Lexington County Sheriff Indicted on Bribery, Wire Fraud Charges

Sheriff Metts Indicted on Federal Charges of Bribery, Wire Fraud

indictedSouth Carolina’s longest-serving sheriff has been indicted on federal charges, including wire fraud and bribery, making him the 8th sheriff in the last 4 years to face federal charges or an investigation in the state.

According to US Attorney Bill Nettles, 68-year-old Lexington County Sheriff James Metts faces 10 charges of accepting bribes, as well as federal charges of wire fraud and conspiracy.

The 28-page indictment states that Metts allowed friends to buy favors, accepted cash bribes in exchange for helping people who were detained for being in the country illegally. The wire fraud indictment detail several phone calls between former Lexington Town councilman and Metts – the former councilman acted as a go-between on behalf of the owner of several Mexican restaurants. Metts allegedly accepted an envelope full of cash in exchange for keeping restaurant employees off the federal databases of illegal immigrants.

“It was the purpose of the conspiracy for defendant Metts to enrich himself by using and agreeing to use his official position, power and influence in exchange for cash,” the indictment states.

Metts has been in office since 1972, and has received a number of awards for his time as sheriff. In August 2010, he signed the Immigrations and Customs Enforcement agency, ICE, to put any illegal immigrants found in the county in county jail.

Within an hour after the federal wire fraud and bribery charges were released, Governor Nikki Haley suspended the Lexington Sheriff and appointed Lewis McCarty, who retired in 1999 after 30 years with the Lexington Sheriff’s Department. McCarty accepted the interim position.

“Sheriff Metts has dedicated his life to law enforcement and serving the citizens of Lexington County,” his attorneys, Scott Schools and Sherri Lydon, said. “He denies the allegations and looks forward to his day in court.”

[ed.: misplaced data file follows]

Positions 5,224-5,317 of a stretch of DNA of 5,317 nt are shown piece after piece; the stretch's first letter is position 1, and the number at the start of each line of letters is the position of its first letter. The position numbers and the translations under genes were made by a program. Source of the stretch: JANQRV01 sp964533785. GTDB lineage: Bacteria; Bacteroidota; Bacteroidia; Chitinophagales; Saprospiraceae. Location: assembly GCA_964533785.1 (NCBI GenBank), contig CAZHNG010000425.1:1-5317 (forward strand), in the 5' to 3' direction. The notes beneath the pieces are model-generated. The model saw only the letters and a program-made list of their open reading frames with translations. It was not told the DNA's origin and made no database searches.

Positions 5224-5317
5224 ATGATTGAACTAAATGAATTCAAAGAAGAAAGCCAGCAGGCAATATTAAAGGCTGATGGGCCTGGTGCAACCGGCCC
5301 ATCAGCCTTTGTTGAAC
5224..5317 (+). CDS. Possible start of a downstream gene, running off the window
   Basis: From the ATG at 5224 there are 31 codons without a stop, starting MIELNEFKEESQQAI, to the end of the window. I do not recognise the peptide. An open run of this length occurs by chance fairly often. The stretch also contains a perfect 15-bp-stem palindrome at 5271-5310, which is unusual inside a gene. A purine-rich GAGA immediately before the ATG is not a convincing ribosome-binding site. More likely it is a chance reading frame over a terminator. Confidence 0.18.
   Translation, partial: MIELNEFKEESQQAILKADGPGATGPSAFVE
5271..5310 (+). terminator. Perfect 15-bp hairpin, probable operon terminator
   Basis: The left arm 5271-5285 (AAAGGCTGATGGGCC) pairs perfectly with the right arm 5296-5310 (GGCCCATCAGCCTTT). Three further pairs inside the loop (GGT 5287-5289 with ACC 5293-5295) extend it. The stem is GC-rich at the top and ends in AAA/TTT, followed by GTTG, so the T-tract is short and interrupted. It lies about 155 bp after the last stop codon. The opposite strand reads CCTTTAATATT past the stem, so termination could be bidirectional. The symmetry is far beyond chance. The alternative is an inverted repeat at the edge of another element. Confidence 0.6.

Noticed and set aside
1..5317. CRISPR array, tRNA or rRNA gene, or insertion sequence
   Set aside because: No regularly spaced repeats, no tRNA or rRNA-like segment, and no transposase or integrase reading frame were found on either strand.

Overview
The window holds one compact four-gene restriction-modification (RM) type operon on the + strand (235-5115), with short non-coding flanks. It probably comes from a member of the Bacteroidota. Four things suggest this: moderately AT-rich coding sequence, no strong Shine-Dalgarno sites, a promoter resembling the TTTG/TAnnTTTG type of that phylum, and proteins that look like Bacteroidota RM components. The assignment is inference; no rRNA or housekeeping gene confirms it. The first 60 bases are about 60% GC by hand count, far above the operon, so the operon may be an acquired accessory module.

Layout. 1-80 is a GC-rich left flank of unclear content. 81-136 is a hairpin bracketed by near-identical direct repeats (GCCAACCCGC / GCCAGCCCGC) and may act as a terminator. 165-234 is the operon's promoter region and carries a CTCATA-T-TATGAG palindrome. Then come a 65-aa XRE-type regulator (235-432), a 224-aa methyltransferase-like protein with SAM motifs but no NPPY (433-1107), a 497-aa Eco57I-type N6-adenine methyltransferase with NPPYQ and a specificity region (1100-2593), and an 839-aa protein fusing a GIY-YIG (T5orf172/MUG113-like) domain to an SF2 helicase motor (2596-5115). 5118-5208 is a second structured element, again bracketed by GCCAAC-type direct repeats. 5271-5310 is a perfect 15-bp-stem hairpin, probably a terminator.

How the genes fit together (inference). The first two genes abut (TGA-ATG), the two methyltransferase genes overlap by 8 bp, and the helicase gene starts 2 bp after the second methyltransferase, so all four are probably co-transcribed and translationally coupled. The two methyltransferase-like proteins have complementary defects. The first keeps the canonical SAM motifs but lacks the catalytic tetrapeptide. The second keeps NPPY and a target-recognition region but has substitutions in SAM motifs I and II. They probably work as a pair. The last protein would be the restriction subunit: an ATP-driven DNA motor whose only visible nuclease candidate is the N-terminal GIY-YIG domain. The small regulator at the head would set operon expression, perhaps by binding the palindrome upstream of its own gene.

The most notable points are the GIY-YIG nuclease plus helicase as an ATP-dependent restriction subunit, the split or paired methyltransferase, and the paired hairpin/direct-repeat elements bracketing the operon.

Three other people were indicted by the grant jury – former Lexington town councilman Danny Frazier, 46; ex-South Congaree police chief Jason Amodio, 45; and 47-year-old Greg Leon, the owner of the San Jose Mexican restaurant chain that imported illegal workers.

County clerk of court Beth Carrigg said, “It’s certainly a sad set of circumstances not only for the longest-serving sheriff in the state of South Carolina but also for the community as a whole.”

Metts faces up to 20 years in prison for the federal charges, as well as a $250,000 fine for the most serious charge, wire fraud.

“Public corruption at any level will not be tolerated,” U.S. Attorney Bill Nettles said in announcing the indictment.

The Strom Law Firm Can Help with Federal Charges and RICO Defense in South Carolina

RICO charges involve the operation of an illegal business or enterprise, including a fraudulent scams, for an individual or entity’s personal profit. RICO stands for Racketeering and Corrupt Organizations, and RICO offenses can include, but are not limited to:

  • Gambling
  • Murder
  • Kidnapping
  • Extortion
  • Arson
  • Robbery
  • Bribery
  • Embezzlment
  • Money laudering
  • Acts of terrorism

Given the possible consequences at stake, it is critical that you contact a federal charges defense attorney who can protect your rights and provide you an aggressive and well planned defense against murder charges, kidnapping indictments, or wire fraud charges. Contact the criminal defense attorneys at the Strom Law Firm, LLC for a free consultation to discuss the facts of your case. 803.252.4800

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